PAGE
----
Published: November 23, 2017 8:12 am
America is headed for a bitter battle over who controls the internet after the Federal Communications Commissions (FCC) decides this week to âstop micromanaging the Internetâ by repealing the path-breaking net neutrality rules set in place by the Obama administration.
The 2015 rules were like the gold standard when it comes to defining net neutrality and if they are gone the impact will be global and not just limited to the US.
But what actually is net neutrality? Simply put, it is the rule that ensures all packets of data are treated the same. This means Internet service providers cannot and will not speed up or slow down any packet for any reason. Internet service providers have many reasons to hate net neutrality, from preferring one video streaming company because of common ownership to hating a messaging platform that killing its voice business. FCC chairman Ajit Paiâs latest decision makes them the gatekeepers.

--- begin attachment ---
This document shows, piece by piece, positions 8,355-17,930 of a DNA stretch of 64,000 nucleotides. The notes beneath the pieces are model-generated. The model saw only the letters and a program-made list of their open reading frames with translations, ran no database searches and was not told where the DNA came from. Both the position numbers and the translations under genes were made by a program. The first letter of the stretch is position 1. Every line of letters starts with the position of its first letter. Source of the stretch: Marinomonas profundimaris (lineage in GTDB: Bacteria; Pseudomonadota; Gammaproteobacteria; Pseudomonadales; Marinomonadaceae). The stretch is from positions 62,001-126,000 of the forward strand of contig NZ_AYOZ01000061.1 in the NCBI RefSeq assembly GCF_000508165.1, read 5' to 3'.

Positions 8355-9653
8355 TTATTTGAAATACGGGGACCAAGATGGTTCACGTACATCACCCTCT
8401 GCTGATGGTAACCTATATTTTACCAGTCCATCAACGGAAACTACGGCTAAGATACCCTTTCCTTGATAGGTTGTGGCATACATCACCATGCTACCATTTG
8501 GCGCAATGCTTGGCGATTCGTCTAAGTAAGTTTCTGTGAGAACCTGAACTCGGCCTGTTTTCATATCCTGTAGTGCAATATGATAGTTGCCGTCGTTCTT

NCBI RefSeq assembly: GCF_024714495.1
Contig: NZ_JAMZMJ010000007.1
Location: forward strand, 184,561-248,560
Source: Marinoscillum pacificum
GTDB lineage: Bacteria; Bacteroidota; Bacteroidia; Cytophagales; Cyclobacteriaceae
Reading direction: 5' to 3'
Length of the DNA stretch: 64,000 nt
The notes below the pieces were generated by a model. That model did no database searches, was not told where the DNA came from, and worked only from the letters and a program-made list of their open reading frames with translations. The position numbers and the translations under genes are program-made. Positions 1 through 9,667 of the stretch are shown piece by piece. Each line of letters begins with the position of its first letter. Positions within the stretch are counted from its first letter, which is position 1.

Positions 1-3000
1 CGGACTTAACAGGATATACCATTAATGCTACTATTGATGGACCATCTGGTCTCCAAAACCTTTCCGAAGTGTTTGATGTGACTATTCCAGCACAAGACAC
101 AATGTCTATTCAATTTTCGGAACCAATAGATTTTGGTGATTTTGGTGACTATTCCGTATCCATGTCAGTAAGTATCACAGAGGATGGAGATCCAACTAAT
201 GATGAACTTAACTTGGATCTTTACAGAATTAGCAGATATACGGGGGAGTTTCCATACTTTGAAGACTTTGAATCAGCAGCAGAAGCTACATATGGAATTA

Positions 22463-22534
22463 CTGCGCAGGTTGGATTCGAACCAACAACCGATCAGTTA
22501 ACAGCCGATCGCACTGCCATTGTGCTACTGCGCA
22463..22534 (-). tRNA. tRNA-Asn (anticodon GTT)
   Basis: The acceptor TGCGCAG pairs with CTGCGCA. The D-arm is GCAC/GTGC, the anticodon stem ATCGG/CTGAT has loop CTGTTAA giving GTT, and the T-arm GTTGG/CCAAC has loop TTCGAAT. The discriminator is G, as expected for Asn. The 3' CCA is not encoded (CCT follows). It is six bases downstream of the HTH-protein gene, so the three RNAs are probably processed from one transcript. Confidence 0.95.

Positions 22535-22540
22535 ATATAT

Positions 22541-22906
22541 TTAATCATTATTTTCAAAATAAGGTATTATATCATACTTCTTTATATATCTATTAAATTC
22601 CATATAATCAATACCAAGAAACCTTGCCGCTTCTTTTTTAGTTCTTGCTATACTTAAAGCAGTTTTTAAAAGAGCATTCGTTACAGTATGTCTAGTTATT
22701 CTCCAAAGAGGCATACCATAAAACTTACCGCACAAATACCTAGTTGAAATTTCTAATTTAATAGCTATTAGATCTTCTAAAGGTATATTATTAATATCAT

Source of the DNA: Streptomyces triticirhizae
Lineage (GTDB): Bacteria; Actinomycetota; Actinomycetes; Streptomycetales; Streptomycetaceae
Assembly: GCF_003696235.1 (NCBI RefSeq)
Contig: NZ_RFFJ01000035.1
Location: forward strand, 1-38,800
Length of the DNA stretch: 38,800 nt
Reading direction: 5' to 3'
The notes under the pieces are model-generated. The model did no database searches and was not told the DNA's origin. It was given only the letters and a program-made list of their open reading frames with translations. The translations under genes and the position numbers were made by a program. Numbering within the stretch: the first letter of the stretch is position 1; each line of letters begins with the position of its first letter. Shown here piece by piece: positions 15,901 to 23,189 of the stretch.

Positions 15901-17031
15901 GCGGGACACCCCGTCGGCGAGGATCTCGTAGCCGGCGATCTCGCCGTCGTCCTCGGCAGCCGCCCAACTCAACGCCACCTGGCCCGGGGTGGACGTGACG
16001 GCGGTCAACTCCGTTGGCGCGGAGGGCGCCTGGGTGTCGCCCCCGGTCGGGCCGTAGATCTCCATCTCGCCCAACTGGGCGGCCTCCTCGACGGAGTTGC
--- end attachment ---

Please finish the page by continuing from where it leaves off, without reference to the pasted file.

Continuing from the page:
However, Internet giants like Google and Amazon are unlikely to sit quiet and intense lobbying is expected to start to reinstate the rules in some form or the other. While they would want to come across as crusaders of Internet freedom, they also want to protect their business interests which could be affected by this laissez-faire approach of the FCC.
A couple of years back India was also in the middle of a heated battle over net neutrality after some service providers and Facebook tried to offer zero rated services to people who could not afford access to the web. But this raised fears about the creation of a walled garden and led to the TRAI issuing its own set of rules.
However, the FCC ruling will certainly push service providers here to also push for a similar policy as it will help them âoffer a wider variety of plans across price pointsâ.
But all that aside consumers need to be really bothered about the implications of what the FCC has done. To give just one example, service providers in the US will now have the legal sanction to throttle a Netflix and force you to pay more for accessing this data-intense service. The customer will no longer be king, the service provider will.
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